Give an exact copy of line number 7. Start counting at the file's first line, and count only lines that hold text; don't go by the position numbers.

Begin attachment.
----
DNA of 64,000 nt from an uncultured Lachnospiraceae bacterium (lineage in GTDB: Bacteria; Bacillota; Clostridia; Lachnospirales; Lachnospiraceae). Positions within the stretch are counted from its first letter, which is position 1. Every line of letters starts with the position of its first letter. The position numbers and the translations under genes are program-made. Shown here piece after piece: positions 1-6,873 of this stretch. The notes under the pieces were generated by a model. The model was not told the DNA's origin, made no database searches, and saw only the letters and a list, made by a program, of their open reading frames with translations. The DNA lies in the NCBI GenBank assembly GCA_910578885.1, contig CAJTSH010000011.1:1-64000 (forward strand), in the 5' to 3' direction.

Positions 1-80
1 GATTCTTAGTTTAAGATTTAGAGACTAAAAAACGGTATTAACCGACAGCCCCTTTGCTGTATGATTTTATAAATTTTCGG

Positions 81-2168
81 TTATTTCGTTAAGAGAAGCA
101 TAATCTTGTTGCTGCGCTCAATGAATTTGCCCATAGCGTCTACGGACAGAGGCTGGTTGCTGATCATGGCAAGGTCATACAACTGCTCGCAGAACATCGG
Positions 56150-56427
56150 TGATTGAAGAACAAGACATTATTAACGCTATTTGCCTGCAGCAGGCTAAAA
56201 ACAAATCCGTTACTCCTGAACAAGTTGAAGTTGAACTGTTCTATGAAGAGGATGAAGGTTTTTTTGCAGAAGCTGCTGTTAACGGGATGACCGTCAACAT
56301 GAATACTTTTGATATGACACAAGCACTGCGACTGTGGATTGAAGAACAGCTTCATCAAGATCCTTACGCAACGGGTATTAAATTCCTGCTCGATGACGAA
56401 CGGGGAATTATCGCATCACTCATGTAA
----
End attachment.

Positions 56150-56427